I’m Alex Wiltshire. I write and consult on videogames, design and technology. I write for publications including Rock Paper Shotgun, PC Gamer, Gamasutra, Eurogamer and Edge magazine.

I have also written many books, including Britsoft: An Oral History and Minecraft Blockopedia. You can find the full list of my books here.

My most recently published titles are Japansoft: An Oral History, and Home Computers: 100 Icons that Defined a Digital Generation, published by Thames & Hudson.

I also work as publishing editor for Mojang, the developer of Minecraft, where I uphold its high standards for officially licensed books and other merchandise. It means I guide the development of novels, comics, guides and sales literature for Minecraft.

And I’m a member of the popular PC gaming podcast The Crate & Crowbar, where I chat with my friends about cool games and design, sometimes coherently.

I frequently speak at literary events on Minecraft, at universities and industry events such as the Develop conference, and regularly serve on judging panels, including the BAFTA Games Awards and IGF.

The Witcher 3: Blood and Wine

I’ve previously been head of communications at Sensible Object, working on the tabletop/videogame hybrid Beasts of Balance. I was a co-curator of the V&A Museum’s Videogames: Design/Play/Disrupt exhibition during its early stages. And from April 2013 to August 2015 I was communications manager at Hello Games, where I worked on No Man’s Sky.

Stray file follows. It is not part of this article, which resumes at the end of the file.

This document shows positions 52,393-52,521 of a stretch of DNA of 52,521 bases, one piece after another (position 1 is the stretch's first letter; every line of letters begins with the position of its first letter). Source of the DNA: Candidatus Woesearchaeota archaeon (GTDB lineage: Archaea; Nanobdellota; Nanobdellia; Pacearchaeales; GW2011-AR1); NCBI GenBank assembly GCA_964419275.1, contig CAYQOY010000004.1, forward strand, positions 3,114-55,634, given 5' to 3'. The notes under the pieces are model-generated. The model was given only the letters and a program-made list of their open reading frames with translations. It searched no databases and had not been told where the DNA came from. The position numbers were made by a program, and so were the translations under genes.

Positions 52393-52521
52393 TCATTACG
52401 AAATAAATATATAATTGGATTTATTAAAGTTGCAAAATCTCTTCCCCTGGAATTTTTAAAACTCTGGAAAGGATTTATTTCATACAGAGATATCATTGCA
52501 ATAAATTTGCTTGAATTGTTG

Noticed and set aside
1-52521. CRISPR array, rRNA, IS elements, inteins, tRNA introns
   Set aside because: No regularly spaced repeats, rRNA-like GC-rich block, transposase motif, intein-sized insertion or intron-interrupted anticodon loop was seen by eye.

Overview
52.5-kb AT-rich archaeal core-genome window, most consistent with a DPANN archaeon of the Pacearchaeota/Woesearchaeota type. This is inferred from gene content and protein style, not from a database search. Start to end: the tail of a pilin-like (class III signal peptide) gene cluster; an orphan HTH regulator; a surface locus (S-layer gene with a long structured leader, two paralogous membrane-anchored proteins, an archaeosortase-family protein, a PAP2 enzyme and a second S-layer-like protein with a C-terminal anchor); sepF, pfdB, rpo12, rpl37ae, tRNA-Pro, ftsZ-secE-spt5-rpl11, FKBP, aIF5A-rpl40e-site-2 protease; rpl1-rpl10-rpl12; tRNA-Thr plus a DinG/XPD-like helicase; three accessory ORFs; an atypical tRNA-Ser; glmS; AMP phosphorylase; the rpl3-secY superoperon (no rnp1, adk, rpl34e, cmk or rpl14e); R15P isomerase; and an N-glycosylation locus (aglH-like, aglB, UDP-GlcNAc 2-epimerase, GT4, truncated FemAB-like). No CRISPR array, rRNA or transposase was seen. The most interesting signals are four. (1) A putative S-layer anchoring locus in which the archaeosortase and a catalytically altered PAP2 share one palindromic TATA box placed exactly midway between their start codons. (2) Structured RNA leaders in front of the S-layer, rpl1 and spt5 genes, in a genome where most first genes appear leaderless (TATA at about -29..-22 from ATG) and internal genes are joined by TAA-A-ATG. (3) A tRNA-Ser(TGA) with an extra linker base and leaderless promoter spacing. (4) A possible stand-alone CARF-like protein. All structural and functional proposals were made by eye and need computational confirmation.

Before joining Hello Games I was editor of Edge, where I worked for six years across its magazine and website. I developed my journalism career on the design and architecture magazine Icon and as a web editor for Channel 4.


Things I’ve written

A few of my favourite things here:

  • Cuttings - A reflection on collecting, memory, and my grandma’s dementia
  • Tactics - Advance Wars versus chess versus my mate Dave
  • Last Day of School - My son, Spelunky, and open-ended games

Elsewhere, I write a fortnightly column on game design for Rock Paper Shotgun called The Mechanic, which takes deep dives into the stories behind specific design features. Some of my faves are on Playerunknown’s Battleground’s cargo plane, how Playdead designed Inside’s levels, and the long, hard, journey behind the design of Dead Cells’ player builds.

Here’s work I’ve recently referenced (check my Twitter for more up to date articles):

The Stanley Parable